CONTACT: Jenna Grande
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Washington – The FBI should investigate whether former Director of White House Information Technology Charles Herndon broke a key conflict of interest law by working on matters involving his former employer while holding restricted stock in the company, according to a request for investigation  filed today by Citizens for Responsibility and Ethics in Washington (CREW). 

Prior to working in the government, Herndon worked for CSRA Inc., a major government contractor. Two documents, a limited waiver of ethics restrictions and a certificate of divestiture, show the White House expected that Herndon would work on matters related to CSRA. Both documents were intended to clear the way for him to do so based on a belief that he no longer had a financial interest in the company. However, Herndon did hold CSRA restricted stock, even though he had said in his financial disclosure that he forfeited his restricted stock. Herndon later acknowledged discovering that he still held the stock during some of his tenure at the White House, raising questions about whether he worked on CSRA-related matters while holding a financial interest in the company. A federal law prohibits executive branch employees from participating in government matters affecting their financial interests, and the waiver did not waive that law.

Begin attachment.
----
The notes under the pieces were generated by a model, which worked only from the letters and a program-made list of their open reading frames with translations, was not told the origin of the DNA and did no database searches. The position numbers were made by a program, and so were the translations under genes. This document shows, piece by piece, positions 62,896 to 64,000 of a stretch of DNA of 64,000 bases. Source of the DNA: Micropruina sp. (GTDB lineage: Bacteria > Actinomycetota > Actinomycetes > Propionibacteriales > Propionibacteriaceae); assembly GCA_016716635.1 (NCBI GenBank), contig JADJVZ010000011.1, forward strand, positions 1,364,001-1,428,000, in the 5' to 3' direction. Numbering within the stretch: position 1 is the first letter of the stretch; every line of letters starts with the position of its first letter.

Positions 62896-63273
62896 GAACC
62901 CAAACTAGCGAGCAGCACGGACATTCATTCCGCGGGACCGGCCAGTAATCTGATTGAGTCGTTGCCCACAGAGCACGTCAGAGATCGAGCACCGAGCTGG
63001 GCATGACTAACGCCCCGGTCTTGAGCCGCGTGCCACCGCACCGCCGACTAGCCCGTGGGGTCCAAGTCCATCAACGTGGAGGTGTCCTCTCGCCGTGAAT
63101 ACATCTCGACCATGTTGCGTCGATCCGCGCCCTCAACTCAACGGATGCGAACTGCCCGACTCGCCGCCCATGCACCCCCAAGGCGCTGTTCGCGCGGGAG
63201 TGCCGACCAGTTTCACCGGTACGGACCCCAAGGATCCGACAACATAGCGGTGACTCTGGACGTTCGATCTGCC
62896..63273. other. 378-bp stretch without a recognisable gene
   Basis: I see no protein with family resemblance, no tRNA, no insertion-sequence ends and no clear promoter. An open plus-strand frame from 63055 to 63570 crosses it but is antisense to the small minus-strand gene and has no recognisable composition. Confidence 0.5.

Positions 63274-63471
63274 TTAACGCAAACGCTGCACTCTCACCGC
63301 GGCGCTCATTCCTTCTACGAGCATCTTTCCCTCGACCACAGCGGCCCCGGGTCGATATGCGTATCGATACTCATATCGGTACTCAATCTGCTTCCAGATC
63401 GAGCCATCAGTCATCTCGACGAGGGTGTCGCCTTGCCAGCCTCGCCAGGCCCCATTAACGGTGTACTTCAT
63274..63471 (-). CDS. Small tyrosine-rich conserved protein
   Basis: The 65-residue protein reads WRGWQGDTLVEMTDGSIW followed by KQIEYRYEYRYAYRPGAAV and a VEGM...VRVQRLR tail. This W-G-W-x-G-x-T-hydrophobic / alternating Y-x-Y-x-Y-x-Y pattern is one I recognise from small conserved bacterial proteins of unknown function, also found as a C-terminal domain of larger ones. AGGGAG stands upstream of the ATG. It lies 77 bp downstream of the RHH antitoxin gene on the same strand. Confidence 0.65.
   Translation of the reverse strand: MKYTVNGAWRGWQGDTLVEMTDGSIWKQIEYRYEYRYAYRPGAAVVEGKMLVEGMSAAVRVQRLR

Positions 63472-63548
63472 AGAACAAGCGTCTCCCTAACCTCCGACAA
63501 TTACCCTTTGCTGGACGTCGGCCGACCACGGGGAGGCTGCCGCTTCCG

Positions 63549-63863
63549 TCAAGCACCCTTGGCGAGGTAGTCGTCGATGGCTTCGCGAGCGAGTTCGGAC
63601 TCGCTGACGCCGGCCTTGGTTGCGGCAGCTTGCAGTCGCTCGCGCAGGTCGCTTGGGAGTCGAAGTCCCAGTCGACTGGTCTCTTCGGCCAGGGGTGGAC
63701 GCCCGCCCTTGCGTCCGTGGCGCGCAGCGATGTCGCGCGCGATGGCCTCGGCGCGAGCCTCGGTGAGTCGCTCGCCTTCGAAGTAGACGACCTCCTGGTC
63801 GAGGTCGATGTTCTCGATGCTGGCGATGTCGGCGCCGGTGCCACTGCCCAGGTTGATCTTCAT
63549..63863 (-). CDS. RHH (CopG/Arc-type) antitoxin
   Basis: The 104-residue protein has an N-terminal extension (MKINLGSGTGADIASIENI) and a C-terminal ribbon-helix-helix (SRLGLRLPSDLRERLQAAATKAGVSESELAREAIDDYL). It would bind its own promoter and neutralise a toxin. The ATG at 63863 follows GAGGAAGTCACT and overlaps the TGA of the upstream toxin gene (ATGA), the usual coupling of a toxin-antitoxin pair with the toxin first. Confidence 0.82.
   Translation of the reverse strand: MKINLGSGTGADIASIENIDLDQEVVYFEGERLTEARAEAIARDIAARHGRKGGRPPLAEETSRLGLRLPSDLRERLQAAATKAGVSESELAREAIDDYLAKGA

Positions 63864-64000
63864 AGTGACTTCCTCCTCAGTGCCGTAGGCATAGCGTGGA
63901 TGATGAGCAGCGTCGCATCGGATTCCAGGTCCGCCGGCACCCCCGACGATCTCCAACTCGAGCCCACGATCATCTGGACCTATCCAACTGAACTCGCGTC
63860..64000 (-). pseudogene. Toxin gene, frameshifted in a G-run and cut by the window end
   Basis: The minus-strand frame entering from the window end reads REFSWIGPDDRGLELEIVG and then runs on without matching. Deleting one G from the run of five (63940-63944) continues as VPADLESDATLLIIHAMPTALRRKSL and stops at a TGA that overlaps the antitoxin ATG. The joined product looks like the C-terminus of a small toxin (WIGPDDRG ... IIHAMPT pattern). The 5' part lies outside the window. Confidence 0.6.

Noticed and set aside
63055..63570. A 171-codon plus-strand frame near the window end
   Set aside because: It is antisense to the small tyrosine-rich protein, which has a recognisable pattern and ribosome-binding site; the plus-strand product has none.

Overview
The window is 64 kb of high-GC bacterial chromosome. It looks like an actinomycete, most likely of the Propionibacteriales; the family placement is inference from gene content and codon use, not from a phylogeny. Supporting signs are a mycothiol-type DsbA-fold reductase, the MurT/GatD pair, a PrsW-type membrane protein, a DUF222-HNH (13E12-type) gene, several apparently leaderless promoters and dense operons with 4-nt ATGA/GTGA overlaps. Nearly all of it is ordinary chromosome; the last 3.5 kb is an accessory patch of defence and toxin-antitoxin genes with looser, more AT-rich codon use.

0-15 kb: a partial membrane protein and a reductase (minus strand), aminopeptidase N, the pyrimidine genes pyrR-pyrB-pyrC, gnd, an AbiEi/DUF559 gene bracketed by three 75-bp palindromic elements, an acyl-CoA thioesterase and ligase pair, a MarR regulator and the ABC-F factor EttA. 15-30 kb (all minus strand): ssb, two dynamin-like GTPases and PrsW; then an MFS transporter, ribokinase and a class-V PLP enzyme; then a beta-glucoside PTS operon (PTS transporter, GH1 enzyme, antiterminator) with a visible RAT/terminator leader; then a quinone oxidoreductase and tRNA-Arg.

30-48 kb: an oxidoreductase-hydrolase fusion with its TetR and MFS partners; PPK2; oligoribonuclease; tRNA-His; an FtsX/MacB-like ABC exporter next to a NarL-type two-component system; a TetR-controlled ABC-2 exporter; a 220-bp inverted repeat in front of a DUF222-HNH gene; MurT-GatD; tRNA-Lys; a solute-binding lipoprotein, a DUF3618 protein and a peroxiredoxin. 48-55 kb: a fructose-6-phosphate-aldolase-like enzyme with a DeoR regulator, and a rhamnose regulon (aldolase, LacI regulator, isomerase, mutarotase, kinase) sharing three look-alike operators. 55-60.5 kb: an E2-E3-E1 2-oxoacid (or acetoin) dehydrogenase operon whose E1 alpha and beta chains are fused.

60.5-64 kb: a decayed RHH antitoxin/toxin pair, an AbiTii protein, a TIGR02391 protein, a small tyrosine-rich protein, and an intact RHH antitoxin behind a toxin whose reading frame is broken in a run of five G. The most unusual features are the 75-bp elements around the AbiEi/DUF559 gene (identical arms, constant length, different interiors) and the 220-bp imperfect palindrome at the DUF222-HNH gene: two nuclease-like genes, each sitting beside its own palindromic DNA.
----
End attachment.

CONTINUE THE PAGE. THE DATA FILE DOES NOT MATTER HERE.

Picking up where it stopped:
CREW also filed a Freedom of Information Act appeal today challenging the decision of the OGE to withhold additional information about the overlap between Herndon’s duties and his financial interest in CSRA.

“Herndon’s ownership of CSRA stock raises questions about whether he had a conflict of interest while working in the White House,” said CREW Executive Director Noah Bookbinder. “There’s smoke here, and federal investigators need to find out if there is fire.”

Herndon is not the first official to have potentially violated the conflict of interest law. CREW previously filed complaints against Commerce Secretary Wilbur Ross and former Assistant to the President and Director of Strategic Initiatives Christopher Liddell for working on matters in which they had a financial interest. 

“Herndon is the latest in a long series of Trump administration officials who have raised serious conflict of interest concerns by working on policy that could affect their financial interests,” said Bookbinder. “The FBI should conduct an investigation to determine whether Herndon participated in matters he should not have.”